Or, the librarian may provide information about intellectual property, encompassing patents, trademarks, or licensing. The research results for these types of queries ultimately affect the bottom line. Moreover, a librarian's due diligence research may uncover financial or fraudulent activities that ultimately save a company millions of dollars because it helps managers to engage in savvy negotiations, or in deal making during potential mergers and acquisitions (M&A). Research saves the day by revealing data that can be used to avoid a potentially bad deal.
Information professionals know their value based on the examples above.
What has become glaringly and painfully apparent, however, is that key
managers may not know or understand what's going on behind the scenes of
their own organizations. It is essential for corporate librarians to measure
and report results to those who hold the purse strings.
Practice Information Professionalism
Collecting, documenting, and analyzing the right data, assessing their implications, and communicating them are important next steps in the evolution of what I'll call "information professionalism." Sometimes, corporate librarians will require support from cost accountants inside their firms, other experts, or outside consultants. For starters, SLA's video and list of additional resources are chock-full of ideas and are a good beginning for learning more about how to calculate ROI and user trends. See http://www.sla.org/content/learn/learnwhere/portals/ROI/prework.cfm.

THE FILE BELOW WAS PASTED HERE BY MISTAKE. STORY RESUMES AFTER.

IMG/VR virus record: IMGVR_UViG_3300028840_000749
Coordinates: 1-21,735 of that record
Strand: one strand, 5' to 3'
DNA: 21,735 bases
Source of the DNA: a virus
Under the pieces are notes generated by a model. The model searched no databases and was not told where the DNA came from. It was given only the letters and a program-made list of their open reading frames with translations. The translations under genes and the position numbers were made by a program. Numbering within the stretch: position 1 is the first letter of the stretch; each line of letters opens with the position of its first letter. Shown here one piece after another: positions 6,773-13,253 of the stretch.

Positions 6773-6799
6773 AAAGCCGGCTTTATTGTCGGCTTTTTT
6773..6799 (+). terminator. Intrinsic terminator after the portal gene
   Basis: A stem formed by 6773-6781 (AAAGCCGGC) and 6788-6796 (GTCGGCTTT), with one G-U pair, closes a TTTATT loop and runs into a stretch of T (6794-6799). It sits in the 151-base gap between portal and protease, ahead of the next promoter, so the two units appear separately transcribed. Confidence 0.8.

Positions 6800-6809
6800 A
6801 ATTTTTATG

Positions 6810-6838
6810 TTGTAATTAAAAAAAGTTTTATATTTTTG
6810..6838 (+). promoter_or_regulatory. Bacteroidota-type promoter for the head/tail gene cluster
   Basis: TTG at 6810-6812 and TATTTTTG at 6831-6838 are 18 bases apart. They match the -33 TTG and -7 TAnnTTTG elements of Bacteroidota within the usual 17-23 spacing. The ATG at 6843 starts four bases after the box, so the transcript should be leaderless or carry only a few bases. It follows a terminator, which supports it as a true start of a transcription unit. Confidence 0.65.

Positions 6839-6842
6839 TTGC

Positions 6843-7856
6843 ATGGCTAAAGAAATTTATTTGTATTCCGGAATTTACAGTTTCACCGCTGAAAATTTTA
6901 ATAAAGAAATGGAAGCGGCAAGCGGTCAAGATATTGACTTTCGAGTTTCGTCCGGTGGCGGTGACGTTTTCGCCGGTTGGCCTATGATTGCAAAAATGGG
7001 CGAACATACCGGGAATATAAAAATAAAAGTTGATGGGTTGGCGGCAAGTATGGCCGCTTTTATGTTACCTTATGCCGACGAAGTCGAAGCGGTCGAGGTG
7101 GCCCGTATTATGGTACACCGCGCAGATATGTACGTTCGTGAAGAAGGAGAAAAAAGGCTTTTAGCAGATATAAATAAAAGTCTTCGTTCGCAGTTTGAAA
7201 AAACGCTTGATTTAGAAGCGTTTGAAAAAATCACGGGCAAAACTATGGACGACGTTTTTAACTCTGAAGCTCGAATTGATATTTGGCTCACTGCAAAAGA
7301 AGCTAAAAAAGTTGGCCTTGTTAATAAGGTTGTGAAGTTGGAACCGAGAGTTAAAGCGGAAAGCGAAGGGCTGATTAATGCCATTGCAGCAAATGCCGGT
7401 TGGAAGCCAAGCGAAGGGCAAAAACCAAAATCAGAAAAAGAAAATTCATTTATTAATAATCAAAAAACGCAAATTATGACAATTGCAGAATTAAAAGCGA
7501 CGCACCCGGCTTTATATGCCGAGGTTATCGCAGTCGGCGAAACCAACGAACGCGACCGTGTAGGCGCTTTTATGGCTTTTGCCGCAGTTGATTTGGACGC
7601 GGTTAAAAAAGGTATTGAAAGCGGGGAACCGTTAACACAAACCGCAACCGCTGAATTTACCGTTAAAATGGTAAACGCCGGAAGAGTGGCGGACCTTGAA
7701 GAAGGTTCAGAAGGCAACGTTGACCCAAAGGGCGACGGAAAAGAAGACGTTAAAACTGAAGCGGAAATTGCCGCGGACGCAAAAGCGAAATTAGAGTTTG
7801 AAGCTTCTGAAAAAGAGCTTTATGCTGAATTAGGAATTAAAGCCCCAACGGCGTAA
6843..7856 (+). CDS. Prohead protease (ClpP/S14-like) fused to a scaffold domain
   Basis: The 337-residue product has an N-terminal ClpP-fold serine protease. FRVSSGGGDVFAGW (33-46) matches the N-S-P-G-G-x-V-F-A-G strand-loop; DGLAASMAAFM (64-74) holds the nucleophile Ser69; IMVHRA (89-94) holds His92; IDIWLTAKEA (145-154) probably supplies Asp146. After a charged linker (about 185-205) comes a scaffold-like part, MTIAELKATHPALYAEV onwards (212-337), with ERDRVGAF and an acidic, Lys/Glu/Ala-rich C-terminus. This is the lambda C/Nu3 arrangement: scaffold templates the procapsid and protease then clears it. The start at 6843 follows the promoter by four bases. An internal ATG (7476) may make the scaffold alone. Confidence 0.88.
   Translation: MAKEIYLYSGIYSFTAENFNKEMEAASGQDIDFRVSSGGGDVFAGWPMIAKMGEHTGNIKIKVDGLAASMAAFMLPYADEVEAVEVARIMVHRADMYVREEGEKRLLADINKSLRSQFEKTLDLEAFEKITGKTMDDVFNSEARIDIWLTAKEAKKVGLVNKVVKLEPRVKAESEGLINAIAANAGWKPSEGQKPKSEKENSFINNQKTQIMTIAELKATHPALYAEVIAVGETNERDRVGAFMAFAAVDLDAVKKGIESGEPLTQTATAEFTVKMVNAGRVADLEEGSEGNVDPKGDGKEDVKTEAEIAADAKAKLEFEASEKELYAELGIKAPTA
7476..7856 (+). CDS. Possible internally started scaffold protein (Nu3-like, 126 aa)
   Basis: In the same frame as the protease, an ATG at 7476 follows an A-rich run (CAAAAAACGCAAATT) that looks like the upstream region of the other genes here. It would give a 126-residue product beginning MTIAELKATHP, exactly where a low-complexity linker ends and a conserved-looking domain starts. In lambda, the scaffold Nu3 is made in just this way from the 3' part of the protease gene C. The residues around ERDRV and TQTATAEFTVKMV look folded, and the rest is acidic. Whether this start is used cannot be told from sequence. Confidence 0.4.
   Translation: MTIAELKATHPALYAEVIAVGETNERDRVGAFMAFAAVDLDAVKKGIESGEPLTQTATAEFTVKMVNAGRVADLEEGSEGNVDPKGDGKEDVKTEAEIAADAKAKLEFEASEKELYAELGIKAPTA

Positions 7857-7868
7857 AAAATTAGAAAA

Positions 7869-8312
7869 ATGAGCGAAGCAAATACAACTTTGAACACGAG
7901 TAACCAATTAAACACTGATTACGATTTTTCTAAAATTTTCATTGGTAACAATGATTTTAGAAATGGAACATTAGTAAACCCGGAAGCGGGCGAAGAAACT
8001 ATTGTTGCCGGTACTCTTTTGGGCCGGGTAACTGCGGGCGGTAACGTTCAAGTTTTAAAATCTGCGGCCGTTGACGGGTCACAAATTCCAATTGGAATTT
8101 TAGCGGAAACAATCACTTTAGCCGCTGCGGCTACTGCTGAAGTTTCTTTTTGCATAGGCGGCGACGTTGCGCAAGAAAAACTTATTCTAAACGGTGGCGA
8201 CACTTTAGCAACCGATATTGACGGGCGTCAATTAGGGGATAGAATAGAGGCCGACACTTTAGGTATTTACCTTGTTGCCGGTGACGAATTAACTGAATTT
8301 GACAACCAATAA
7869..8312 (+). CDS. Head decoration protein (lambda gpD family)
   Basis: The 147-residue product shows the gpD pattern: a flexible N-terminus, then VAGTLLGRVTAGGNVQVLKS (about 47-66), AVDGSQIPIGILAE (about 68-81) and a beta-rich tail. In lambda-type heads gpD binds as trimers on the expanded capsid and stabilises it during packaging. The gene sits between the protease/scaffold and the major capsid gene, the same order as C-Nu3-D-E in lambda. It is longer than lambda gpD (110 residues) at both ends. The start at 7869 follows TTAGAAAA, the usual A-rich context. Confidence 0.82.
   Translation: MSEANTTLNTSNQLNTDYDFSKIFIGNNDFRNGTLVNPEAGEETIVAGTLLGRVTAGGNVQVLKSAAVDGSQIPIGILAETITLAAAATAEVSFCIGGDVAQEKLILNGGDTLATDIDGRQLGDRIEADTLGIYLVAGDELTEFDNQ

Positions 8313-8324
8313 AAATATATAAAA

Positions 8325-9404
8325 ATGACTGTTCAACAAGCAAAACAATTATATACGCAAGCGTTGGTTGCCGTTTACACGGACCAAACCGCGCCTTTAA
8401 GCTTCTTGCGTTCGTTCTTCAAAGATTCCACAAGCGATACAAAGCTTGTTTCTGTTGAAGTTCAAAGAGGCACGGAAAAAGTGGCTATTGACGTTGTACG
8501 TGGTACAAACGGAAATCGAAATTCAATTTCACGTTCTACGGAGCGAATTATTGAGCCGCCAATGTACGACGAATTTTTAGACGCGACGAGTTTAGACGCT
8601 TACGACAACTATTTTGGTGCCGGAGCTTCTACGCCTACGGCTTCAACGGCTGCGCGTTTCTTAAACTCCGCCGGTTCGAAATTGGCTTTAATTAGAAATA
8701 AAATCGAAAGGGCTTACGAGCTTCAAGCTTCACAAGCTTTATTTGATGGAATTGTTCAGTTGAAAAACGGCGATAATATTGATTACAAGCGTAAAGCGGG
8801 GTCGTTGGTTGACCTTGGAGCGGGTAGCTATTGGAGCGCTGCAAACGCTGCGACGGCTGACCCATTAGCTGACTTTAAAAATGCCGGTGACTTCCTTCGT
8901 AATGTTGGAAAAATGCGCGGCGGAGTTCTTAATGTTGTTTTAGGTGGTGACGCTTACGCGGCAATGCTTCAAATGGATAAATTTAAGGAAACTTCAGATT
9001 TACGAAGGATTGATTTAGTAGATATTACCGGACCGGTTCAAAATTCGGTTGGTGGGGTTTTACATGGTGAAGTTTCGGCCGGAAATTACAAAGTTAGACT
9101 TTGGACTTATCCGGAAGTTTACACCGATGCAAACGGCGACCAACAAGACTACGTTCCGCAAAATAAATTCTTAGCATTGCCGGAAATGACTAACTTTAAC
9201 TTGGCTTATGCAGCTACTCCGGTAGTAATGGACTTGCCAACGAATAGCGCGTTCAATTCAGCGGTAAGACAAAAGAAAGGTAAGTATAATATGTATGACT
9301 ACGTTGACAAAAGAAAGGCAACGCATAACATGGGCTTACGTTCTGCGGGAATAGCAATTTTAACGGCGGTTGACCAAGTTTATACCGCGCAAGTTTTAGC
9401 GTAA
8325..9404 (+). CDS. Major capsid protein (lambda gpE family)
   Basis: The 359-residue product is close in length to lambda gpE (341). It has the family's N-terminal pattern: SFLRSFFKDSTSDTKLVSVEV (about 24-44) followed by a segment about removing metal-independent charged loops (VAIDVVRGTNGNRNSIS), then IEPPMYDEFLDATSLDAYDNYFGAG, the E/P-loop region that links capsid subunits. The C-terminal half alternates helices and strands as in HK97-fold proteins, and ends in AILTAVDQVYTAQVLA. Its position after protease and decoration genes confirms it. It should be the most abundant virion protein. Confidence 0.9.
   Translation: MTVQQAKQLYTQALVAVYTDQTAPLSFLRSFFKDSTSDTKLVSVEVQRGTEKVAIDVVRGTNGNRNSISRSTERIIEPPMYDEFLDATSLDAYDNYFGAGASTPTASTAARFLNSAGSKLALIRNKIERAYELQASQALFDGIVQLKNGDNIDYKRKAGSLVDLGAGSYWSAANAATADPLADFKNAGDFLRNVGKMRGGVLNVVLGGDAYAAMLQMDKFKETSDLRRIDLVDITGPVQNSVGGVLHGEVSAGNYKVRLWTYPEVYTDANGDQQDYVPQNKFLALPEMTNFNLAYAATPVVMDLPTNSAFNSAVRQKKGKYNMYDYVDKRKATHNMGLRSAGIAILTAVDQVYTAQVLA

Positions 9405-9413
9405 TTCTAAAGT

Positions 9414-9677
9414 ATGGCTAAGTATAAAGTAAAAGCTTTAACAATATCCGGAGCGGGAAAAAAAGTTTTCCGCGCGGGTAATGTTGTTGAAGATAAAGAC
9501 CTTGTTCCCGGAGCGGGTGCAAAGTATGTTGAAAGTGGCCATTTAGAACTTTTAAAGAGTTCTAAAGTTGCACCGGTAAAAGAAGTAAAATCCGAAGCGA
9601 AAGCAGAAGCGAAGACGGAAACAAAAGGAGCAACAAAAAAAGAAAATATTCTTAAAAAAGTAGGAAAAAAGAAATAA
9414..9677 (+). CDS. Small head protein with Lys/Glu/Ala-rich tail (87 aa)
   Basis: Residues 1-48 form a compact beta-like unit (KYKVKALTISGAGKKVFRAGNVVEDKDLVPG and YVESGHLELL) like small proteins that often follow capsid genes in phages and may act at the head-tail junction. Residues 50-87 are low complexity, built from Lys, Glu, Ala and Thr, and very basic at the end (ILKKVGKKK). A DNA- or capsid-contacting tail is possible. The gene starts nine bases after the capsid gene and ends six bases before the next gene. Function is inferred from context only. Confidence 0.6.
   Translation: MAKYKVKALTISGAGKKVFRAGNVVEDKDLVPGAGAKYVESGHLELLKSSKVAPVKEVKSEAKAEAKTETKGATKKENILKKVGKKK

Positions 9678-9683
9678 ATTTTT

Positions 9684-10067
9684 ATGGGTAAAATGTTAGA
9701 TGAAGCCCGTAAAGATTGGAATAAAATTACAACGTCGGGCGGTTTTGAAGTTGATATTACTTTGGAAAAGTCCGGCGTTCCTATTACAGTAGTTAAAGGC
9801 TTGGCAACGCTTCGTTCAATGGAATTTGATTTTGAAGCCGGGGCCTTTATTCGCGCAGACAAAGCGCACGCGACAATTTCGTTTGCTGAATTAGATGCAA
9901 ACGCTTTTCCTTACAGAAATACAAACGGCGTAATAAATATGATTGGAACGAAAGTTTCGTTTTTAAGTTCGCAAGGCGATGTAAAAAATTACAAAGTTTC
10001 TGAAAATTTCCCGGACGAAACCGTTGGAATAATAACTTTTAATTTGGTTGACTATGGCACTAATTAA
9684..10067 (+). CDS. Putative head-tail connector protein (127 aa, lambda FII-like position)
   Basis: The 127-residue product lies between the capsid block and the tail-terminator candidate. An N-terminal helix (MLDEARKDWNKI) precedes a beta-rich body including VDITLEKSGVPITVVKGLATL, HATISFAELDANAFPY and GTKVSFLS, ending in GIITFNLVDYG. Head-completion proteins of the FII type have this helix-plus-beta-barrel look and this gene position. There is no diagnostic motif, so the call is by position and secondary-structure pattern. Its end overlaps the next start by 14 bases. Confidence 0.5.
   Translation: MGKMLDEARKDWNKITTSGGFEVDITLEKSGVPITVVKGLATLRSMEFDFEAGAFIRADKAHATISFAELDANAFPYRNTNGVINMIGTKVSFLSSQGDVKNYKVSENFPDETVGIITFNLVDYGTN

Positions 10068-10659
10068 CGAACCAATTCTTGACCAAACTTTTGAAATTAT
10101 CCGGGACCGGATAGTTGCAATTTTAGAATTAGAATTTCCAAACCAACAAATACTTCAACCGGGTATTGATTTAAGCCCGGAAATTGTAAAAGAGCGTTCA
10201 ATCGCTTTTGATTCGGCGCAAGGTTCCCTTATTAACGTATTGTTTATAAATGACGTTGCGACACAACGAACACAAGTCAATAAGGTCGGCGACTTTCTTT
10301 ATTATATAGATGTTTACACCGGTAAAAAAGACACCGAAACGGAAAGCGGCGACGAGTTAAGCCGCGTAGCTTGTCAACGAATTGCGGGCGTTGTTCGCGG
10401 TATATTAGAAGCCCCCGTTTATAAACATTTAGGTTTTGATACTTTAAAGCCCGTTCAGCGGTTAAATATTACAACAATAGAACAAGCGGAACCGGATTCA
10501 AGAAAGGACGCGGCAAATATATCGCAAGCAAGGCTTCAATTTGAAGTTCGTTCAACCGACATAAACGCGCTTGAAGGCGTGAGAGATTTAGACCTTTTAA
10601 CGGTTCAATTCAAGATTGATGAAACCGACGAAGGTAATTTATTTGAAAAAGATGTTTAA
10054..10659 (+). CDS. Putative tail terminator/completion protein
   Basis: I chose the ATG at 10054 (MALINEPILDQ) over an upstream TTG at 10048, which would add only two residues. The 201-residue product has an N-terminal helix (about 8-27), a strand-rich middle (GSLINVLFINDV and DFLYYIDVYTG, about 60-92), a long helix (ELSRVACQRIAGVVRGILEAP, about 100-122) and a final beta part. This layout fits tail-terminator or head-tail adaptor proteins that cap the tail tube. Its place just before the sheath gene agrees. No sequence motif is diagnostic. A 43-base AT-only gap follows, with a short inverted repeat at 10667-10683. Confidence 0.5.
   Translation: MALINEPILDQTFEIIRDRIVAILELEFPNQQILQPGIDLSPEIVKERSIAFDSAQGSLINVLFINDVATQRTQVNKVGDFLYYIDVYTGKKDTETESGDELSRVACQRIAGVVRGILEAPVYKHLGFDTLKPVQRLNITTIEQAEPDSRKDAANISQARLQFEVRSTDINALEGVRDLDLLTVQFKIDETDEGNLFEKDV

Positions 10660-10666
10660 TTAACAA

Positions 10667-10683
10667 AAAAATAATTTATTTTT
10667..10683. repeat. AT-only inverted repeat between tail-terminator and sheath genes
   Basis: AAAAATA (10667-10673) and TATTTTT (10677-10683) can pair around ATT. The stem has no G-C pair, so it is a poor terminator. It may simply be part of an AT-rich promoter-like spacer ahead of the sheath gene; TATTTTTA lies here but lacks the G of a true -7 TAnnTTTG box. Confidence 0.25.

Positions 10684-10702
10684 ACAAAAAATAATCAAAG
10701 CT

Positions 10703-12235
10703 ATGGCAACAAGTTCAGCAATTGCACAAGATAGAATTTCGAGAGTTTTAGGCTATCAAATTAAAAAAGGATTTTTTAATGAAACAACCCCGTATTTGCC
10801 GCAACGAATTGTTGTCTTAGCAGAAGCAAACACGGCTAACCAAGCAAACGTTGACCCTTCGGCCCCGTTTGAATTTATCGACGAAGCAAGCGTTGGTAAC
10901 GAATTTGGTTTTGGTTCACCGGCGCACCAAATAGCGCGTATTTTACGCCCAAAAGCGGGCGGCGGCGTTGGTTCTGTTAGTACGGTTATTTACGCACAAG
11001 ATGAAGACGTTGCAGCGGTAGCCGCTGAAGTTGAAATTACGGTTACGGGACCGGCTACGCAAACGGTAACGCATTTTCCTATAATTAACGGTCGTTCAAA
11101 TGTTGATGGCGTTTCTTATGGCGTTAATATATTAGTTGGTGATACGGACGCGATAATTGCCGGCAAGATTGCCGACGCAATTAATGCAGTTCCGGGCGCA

Annual Reports: Annual reports and other internal materials are sources for learning more about your company's goals and requirements. Regularly reviewing the glossy annual report, proxy statements, 8-Ks, 10-Qs, and 10-Ks can become part of your strategic and market planning effort. As a business-within-a-business, it's necessary for the information center to plan. Annual reports sometimes provide information not in a 10-K, and vice versa. Learn to read financial statements. Look for potential opportunities or threats, and for problems or issues that you can address by developing information and knowledge products and services that are integral and valuable to the corporation. Also, it's always important to read the notes regarding any financial statements because they may contain critical information and disclosures to be aware of.